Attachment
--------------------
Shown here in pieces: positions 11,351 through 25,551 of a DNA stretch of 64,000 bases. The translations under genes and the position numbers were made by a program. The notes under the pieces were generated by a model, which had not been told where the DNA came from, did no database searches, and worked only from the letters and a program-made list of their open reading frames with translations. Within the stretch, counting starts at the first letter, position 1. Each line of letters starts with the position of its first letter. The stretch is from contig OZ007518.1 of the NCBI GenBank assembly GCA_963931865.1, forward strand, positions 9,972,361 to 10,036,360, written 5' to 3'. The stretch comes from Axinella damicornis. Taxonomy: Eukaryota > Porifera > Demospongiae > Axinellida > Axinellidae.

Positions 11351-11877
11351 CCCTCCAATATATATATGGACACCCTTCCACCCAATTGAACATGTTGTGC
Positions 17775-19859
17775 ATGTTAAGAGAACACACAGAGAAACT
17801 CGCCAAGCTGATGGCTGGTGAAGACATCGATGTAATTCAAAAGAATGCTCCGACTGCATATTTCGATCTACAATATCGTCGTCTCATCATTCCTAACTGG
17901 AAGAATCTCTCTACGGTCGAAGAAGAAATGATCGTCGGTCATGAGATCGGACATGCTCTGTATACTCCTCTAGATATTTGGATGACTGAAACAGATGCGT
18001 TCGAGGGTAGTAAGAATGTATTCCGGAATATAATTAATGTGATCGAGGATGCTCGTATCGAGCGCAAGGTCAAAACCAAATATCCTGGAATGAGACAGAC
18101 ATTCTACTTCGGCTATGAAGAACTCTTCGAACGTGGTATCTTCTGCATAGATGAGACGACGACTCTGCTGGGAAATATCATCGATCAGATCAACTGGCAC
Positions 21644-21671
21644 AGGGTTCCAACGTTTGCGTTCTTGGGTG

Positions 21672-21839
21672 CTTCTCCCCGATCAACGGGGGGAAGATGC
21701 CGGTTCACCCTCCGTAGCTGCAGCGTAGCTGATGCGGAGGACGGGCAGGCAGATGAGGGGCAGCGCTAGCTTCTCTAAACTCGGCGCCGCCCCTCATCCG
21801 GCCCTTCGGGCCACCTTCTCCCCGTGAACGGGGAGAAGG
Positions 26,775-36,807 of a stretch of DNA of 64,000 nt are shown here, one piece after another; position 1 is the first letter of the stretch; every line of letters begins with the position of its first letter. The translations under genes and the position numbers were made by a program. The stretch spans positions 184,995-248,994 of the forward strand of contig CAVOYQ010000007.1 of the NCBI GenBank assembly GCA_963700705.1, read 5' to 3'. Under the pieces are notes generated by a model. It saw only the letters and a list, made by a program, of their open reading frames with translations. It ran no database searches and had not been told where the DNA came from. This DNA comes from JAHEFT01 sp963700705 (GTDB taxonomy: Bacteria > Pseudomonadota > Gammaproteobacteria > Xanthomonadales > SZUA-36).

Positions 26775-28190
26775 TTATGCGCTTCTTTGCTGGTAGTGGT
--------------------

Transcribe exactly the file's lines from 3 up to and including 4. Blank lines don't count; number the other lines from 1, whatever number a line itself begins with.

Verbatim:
11351 CCCTCCAATATATATATGGACACCCTTCCACCCAATTGAACATGTTGTGC
Positions 17775-19859